Reading Resolution: “Little Women” by Louisa May Alcott
24. A book you’ve heard bad things about: Little Women by Louisa May Alcott
List Progress: 12/30
My mother, my fiancee and my best friend all severely dislike Louisa May Alcott’s 1868 classic Little Women. When the three most important women in my life are so unanimous about this book about female family members, I was sure to feel the same way, right? Well…blame it on my love of crafting and cooking and the domestic arts, blame it on my love of the twee, blame it on the pandemic and the need for escapism, but I found this book very charming. I disagreed with almost all of it and feel like Alcott was fighting down a lot of her own feelings to make a commercially viable book about rebellious young girls growing up into respectable women, but damn if I didn’t have fun reading it.
Little Women was originally published in two parts, Part 1 following a year in the lives of sisters Meg, Jo, Beth and Amy, as their father is away fighting in the American Civil War. Part 2, originally published under the title Good Wives, follows the sisters into adulthood and their respective fates and marriages, so reading the two as one very much does feel like reading a book and its own sequel. And there is something very disheartening about seeing Jo, who is clearly a self-insert for Alcott herself, “see the light” and put away her silly authorial pursuits in order to marry and raise a family. Nothing about how Alcott depicts the duties of women and girls resonates with me, and I would hesitate to give this book to any of the younger girls and women in my life. But as a piece of history, something to read with adult eyes and my own fully formed opinions about how I choose to live my very-female life, I enjoyed it. Even when the teenage characters are being brats, they are written in a warm and friendly way that I could sink into.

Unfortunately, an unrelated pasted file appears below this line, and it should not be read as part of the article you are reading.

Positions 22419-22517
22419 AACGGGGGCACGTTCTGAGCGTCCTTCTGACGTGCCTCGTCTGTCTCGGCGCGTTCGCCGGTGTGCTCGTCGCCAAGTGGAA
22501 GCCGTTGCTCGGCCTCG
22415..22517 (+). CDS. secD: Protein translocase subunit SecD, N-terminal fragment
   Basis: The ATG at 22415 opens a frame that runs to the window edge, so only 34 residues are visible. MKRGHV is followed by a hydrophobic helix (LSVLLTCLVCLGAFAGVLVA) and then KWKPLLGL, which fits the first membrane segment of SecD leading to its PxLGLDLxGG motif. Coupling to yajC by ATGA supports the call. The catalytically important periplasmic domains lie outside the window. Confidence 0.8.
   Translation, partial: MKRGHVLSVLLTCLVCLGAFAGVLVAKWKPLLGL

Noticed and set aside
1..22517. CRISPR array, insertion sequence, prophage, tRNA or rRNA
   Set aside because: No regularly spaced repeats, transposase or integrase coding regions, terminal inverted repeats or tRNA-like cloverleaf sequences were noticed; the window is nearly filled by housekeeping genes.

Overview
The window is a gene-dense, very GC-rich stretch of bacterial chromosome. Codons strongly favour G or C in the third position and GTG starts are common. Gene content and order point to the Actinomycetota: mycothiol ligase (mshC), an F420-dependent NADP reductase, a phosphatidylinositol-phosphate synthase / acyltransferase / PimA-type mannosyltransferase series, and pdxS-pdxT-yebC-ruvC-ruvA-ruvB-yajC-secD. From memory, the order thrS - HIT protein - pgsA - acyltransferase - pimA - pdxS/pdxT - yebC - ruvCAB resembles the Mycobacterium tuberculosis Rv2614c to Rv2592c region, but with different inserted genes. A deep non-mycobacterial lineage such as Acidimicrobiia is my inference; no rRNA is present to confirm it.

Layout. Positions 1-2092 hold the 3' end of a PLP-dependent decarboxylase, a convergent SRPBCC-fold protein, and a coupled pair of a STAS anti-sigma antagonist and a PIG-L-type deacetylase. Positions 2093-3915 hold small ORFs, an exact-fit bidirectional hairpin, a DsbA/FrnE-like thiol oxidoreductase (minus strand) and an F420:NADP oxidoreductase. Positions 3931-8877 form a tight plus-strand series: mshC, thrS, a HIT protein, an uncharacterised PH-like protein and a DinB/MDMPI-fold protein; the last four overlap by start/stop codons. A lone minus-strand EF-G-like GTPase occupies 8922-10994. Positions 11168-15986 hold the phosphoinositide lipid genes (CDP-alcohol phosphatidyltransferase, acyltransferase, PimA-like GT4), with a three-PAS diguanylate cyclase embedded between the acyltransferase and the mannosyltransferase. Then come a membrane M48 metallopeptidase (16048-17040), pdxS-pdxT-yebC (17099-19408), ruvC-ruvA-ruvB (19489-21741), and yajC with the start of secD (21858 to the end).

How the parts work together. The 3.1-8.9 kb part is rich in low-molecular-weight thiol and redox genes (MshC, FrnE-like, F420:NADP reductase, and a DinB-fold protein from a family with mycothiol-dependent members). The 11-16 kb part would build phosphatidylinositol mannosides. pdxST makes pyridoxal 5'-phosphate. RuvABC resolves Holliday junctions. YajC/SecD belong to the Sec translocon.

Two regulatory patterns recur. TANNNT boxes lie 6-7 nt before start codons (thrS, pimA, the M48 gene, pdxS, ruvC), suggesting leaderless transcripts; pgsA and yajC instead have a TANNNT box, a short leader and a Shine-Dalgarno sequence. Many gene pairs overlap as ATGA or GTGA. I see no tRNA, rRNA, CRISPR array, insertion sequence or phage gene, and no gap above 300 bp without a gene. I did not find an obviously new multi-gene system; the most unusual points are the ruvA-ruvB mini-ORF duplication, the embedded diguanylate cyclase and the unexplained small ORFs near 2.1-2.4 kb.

And the aspect of the book that apparently drove many of the original fans mad ended up being one of my favorites. Jo turning down the romantic advances of her childhood friend Laurie, something which broke the heart of many an 1800’s shipper, was portrayed very realistically and with the gentleness that is needed when dealing with unrequited romantic love for someone you still care about deeply. I didn’t care much for Laurie as a character, but enjoyed reading how Jo handled the tricky situation.
If I hadn’t read this book during the biggest global crises of my lifetime, I would probably have a very different take on it, and I won’t pretend that parts didn’t frustrate me with how incredibly out-of-touch they were. But when the world’s on fire, it was nice to sit back and read about little women at work on their hems and domestic squabbles about jelly.
Would I Recommend It: Not really, but some charming brain-candy.